It’s no secret that renewable energy is a rapidly growing market. With more than 250,000 expected new jobs in renewables by 2020 in the U.S. alone, the energy industry is seeing both men and women choosing this field over the more traditional energy fields.
The idea of playing a leading role, and being at the forefront of a ground-breaking industry, is attractive for many, particularly graduate-engineering candidates. Renewable energy is a fast-changing and diverse sector consisting of a variety of technologies in constant evolution, such as solar PV, onshore and offshore wind, and energy storage. The industry has earned a reputation of being forward-thinking and often initiates more modern business practices within the workplace. The renewables industry provides professionals with the chance to be involved in some of the most diverse and innovative engineering projects in the world.
For the renewables industry to truly prosper, however, energy workers with the relevant skillsets and experience will need to be mobilized to the right worksite locations. In addition, the renewables talent pools, particularly in booming sectors such as wind and solar, will need to be quickly established and retained.
Women in Energy Global Study
The Women in Energy Global Study, a recent study by NES Global Talent, a leader in engineering and technical recruitment services, found that one potential talent pool the renewables industry should vigorously tap into is female engineers. Women are changing the future of the energy industry and in order for the sector to continue to thrive, employers must promote an environment of inclusiveness and diversity within the workplace.
A total of 1,200 female professionals participated in the online survey, which ran for one month in the second half of 2018. NES Global Talent and its research partner, Energy Jobline, then analyzed the results, identifying key trends and statistics of women in the energy sector’s workforce.
The study provides breakthrough insights into the female workforce and what women look for in an employer, as well as clear data around trending subjects within the gender diversity topic, such as mentoring, “pink vs. blue jobs,” flexible work schedules, and inclusiveness. The data within these themes can aid hiring managers and organizations within the renewable energy sector to successfully implement invaluable support for female professionals.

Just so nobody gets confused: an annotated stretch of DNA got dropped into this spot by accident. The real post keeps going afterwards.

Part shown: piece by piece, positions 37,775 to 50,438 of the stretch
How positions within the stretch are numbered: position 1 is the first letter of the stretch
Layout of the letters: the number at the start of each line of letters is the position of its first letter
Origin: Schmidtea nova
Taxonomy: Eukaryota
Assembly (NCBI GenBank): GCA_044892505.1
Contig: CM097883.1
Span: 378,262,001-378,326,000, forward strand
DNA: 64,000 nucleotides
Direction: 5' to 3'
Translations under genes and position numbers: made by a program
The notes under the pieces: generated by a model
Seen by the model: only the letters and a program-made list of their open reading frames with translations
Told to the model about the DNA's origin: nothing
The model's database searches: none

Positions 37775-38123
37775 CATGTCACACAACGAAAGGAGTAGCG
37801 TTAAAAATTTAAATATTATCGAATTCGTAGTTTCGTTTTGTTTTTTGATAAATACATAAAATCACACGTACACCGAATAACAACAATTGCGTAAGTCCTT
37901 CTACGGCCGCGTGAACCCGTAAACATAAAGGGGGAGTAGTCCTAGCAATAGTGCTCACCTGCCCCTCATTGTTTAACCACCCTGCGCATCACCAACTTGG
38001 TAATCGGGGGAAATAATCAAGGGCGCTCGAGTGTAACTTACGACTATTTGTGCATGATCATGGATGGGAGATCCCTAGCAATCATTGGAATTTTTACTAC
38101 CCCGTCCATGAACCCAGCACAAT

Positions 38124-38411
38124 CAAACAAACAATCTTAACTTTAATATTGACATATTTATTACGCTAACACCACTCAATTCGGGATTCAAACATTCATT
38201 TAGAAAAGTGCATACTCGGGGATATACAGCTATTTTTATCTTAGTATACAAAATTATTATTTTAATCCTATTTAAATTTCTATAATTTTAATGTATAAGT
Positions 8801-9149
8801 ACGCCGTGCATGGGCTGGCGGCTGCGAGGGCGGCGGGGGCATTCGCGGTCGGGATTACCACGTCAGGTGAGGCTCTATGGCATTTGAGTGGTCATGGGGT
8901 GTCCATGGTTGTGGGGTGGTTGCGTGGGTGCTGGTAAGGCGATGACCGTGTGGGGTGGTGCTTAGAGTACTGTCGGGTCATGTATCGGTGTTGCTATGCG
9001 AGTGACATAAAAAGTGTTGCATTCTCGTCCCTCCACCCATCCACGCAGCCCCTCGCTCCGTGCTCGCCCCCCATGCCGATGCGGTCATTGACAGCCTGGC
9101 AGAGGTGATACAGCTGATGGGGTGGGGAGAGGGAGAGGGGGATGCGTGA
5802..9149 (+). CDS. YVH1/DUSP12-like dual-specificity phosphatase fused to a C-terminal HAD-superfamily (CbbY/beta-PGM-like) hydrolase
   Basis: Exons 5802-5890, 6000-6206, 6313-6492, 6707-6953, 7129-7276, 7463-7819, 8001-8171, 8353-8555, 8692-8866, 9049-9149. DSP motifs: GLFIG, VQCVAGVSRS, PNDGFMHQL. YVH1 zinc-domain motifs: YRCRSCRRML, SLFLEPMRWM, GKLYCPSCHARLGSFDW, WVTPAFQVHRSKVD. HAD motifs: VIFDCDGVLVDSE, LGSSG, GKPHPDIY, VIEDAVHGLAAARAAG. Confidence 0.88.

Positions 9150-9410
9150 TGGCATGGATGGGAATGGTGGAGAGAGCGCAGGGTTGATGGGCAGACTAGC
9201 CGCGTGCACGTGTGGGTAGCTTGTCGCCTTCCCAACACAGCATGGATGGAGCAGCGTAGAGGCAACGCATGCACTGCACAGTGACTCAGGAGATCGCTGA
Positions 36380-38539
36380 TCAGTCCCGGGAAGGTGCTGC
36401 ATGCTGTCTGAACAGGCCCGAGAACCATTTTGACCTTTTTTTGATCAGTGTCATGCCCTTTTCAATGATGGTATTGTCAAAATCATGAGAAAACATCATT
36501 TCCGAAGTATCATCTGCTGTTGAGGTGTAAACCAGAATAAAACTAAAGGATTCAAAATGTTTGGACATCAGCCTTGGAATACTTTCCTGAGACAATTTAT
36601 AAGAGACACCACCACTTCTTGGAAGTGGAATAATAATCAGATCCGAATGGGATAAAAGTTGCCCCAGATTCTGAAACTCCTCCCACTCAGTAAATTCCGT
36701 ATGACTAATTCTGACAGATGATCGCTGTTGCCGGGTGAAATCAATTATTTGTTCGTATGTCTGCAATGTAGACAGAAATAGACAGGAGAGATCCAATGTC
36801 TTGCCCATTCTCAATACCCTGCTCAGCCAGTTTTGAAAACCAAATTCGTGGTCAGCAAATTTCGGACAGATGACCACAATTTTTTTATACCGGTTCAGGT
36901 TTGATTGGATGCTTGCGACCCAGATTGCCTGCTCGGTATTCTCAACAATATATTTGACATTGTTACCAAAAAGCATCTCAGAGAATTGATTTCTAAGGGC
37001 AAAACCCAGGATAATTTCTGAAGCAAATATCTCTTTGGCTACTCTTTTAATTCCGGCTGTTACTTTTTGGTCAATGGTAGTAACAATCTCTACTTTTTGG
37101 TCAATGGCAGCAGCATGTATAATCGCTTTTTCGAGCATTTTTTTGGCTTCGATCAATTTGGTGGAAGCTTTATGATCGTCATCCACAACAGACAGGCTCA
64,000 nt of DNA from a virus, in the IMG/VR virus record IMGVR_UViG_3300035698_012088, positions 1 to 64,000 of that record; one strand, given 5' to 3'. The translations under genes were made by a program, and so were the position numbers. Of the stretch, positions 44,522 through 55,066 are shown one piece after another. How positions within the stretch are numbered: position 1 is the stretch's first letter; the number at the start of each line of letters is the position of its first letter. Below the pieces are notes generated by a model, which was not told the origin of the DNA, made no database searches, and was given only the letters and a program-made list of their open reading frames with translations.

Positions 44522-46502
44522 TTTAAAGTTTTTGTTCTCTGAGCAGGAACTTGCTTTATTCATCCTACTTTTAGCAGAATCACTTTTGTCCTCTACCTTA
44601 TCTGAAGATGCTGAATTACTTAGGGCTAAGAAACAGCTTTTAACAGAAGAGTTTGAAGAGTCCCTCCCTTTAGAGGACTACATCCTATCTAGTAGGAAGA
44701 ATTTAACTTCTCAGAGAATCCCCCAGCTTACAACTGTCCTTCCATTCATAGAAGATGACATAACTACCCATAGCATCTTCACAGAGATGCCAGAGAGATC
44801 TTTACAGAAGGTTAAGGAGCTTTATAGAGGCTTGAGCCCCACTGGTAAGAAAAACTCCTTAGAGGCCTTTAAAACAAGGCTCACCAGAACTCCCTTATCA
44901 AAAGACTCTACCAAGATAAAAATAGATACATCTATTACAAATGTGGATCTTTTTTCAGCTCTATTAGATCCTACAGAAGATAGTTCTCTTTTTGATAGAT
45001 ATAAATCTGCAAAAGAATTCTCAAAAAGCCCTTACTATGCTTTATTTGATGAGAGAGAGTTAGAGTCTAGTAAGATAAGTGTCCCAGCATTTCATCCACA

Undertones of promise
The energy sector is still behind in closing the gender gap that remains across all markets. Women in energy continue to face challenges such as male-dominated environments, a lack of work-life balance, and an absence of female mentors. As the gender diversity topic gains more momentum and more energy companies implement diversity initiatives, the study provides insight on the industry’s progress to-date.
Globally, the strongest energy sector for female representation was the oil and gas sector at 85 percent. When looking at experience, the renewables sector had the best representation of women, with 63 percent of those being less than five years into their career. Additionally, more than 100,000 people work in the wind-energy field, with women making up roughly 32 percent of this figure, which has increased from 20 percent just five years ago. Thus, the renewable energy sector is currently triumphant in growing the future female workforce.
The modernistic nature of renewables, as well as its strong advantage of being environmentally-friendly, seems to be resonating with women who are in the infancy of their careers — the future leaders of the energy sector. Experienced females tend to be working in oil and gas, which will be widely due to the sector itself having had decades of activity.
The renewable energy sector is growing rapidly and is seen as a secure industry of the future. NES Global Talent’s research shows that inexperienced professionals favor renewables because they see it as stable, forward-thinking, and welcoming.
Fields of work
A common stereotype is that women who work in energy only hold support roles, such as administration and human resources. Discrediting this theory, the Women in Energy Global Study shows engineering as the most common job type at 31 percent for all energy sectors and 39 percent for renewables. This means more women are specializing in STEM subjects and qualifying in engineering fields such as wind energy. Only one-fifth of respondents claimed to specialize in “pink jobs.”
Research shows the presence of women in the workplace improves perceptiveness and decision-making processes, both crucial to the renewables and wind-energy fields. A higher volume of women working in leadership roles in the energy industry will continue to pave the way for greater gender equality.